Slocombe’s work at The Alannah and Madeline Foundation, an organisation started in the wake of the Port Arthur tragedy of 1996, aims to keep children safe from violence (Alannah and Madeline Mikac, ages six and three, respectively, were two of the 35 victims of the tragedy), and often involves difficult and heart-wrenching situations.
“We deal with children who have had pretty terrible things happen to them,” Slocombe says.
“I have a team of people who are experts in dealing with children and young people and helping them recover, and we make sure we look after our staff and the people who are involved in that area. It is very rewarding, but it’s terrible to hear those stories. We’re one of the very few businesses who want to go out of business. We would like not to be needed.”
In addition to helping those affected by violence, the foundation works to prevent violence against children, with programs such as eSmart, an initiative to help schools reduce cyberbullying, and Better Buddies, a peer support initiative for children entering their first year of primary school.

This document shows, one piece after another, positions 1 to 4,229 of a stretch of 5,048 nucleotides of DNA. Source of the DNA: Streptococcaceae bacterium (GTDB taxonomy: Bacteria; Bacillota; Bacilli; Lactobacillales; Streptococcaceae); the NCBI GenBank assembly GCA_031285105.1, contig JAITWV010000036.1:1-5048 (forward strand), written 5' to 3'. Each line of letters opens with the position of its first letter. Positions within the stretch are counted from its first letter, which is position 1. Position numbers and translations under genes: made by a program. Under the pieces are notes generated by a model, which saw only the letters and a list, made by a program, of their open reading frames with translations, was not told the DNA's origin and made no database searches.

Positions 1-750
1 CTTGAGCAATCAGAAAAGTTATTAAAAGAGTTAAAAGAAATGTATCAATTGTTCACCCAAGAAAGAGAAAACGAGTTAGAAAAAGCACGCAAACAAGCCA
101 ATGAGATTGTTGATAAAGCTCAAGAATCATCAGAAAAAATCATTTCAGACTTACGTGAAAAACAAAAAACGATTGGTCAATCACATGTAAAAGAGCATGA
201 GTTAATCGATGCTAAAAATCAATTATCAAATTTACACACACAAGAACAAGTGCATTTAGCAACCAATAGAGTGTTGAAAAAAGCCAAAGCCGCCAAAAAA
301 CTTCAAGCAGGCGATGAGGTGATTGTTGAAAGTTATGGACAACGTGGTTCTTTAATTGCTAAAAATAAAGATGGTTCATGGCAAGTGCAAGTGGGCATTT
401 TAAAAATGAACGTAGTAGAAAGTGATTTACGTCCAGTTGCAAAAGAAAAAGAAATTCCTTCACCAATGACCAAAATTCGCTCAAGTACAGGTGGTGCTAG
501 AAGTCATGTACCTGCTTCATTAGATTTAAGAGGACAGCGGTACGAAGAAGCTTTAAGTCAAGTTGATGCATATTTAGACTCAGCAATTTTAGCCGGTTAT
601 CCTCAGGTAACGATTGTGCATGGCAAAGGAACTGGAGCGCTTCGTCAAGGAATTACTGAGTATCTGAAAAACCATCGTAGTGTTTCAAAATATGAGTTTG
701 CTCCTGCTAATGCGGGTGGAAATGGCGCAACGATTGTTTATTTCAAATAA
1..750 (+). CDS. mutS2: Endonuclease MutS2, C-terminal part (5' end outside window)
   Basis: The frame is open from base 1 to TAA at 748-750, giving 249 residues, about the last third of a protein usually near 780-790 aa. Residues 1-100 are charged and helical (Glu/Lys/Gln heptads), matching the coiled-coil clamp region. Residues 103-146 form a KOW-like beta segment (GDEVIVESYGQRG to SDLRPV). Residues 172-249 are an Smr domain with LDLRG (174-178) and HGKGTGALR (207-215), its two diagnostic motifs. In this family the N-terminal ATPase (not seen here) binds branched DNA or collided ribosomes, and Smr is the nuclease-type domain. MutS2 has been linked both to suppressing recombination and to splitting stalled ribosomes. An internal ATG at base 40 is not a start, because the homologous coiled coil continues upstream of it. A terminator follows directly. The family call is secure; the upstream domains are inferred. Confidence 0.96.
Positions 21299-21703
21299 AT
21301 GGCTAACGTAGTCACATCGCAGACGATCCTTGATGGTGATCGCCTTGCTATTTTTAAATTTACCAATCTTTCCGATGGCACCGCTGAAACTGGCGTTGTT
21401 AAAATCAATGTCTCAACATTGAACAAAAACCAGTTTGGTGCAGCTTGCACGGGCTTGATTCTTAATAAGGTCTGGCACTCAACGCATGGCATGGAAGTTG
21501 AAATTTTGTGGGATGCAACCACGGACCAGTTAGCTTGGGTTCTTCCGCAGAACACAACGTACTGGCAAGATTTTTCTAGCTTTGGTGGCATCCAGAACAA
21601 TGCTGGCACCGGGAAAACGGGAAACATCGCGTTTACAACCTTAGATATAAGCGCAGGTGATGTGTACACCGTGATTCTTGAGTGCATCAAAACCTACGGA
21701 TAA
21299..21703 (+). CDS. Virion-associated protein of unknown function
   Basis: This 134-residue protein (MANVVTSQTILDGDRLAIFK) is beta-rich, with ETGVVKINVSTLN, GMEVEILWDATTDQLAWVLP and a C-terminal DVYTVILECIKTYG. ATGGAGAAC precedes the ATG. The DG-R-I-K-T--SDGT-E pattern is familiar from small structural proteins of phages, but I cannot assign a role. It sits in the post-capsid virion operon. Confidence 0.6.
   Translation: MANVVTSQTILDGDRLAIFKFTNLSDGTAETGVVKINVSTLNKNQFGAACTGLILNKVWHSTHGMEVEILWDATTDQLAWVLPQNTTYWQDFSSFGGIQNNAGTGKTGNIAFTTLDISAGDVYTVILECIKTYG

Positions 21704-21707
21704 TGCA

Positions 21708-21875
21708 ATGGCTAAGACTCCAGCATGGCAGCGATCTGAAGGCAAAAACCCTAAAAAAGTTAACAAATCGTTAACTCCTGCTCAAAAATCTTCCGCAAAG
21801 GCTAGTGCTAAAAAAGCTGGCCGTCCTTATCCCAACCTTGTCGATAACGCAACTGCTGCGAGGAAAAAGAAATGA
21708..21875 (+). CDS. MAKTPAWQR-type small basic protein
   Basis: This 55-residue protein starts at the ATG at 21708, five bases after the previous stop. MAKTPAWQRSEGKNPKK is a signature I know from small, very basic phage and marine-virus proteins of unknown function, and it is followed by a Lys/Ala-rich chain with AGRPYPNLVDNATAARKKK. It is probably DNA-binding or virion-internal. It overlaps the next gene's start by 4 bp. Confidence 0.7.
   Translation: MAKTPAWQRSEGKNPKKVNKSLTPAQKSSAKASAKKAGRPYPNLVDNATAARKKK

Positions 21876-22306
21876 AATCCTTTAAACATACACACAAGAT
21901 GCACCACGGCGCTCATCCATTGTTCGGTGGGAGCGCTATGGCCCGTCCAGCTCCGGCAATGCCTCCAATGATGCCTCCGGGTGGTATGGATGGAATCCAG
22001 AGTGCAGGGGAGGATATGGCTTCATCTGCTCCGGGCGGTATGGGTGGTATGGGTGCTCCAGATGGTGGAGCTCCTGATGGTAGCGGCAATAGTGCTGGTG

“We deal with a lot of people who have had experiences through bullying, cyberbullying and other terrible things,” Slocombe says. “But I think that sort of interaction with kids who have been really affected by violence gives you the impetus to go on and do the work that you’re trying to do to prevent it.”
“I have to say that working in this organisation has given me an insight into the worst of human nature, where you see children who have been abused, and the best of human nature, where you see people who have a wonderful heart and want to help someone else. We rely on the good hearts of people. And if we didn’t have that, we wouldn’t be able to operate.”
While relying heavily on donations from the general public may seem difficult in today’s financial climate, Slocombe says her organisation felt no effects of the global financial crisis (GFC).
“We didn’t have a GFC here because we found that people, even when their own income is cut and things are bad for them, still share what they’ve got with others.